Organ transplants and education: experience of the Universidade Federal de Ciências da Saúde de Porto Alegre with subjects

J D Pereira, C M d V Pereira, F M Soares, L V Cruz, M K Zago, M C Girotto, C D Garcia, V D Garcia
Transplantation Proceedings 2014, 46 (6): 1666-8

INTRODUCTION: Today there is an insufficient number of donated organs in Brazil. This is particularly due to the general population's and health care professionals' lack of information. Therefore, with this project we intend to consolidate knowledge on organ donation to teach health care students of different areas so they are able to propagate such knowledge.

MATERIALS AND METHODS: In 2006, at Universidade Federal de Ciências da Saúde de Porto Alegre, an "Organ donation and transplants" subject was created, with the aim to educate health care students. In the next years, it was split in two subjects, named "Introduction to transplants" and "Donation and transplants." By enrolling, students get theoretical classes and practical experience in out- and inpatient facilities and in surgical environments at the Santa Casa Hospital Complex. Furthermore, they can participate in campaigns at parks, stadiums, and health care fairs that take place at several schools in Porto Alegre. To finish the subjects, students present a conclusion report.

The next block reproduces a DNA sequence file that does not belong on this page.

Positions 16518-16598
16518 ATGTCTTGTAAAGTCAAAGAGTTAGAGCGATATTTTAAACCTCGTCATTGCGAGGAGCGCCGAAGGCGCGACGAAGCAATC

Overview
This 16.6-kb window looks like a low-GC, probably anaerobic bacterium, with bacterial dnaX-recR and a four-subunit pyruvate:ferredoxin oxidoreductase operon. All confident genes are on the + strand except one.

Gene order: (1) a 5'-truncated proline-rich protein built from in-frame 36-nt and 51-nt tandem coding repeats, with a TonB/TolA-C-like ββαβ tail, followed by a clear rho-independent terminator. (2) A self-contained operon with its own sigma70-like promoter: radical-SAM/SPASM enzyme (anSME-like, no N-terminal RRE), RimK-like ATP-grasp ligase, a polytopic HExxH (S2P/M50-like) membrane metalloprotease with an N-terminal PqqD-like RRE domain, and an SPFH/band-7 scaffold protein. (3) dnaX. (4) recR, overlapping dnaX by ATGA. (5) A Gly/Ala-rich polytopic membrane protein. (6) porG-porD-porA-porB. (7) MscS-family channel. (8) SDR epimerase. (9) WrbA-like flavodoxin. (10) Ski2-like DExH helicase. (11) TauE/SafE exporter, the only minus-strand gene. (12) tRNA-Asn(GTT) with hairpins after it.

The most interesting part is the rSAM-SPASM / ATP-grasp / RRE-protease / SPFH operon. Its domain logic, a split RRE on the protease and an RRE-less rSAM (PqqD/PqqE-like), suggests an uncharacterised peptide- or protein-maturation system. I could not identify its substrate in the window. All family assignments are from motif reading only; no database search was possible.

RESULTS: Seven years after implementation of the subject, and with more than 400 students enrolled, several accomplishments can be highlighted. For example, the creation of the Organ Transplantation League, the implementation of a day to spread conception of the donation-transplant process (with the elaboration of a Web page on the subject), and the release of a book on the subject written by students and professors.

DISCUSSION AND CONCLUSION: Health care professionals' education is a central point in donation and transplant process. This is because they become, inevitably, educators, and this brings a long-term consequence, consisting of enhanced logistics skills on brain-death diagnosis and further transfer of information to the population (hopefully reducing denial by families at the time of the donation). We conclude that this is a project to be followed by other medical schools so that, effectively, the number of donors increases and, consequently, the transplantation of organs and tissues as well.

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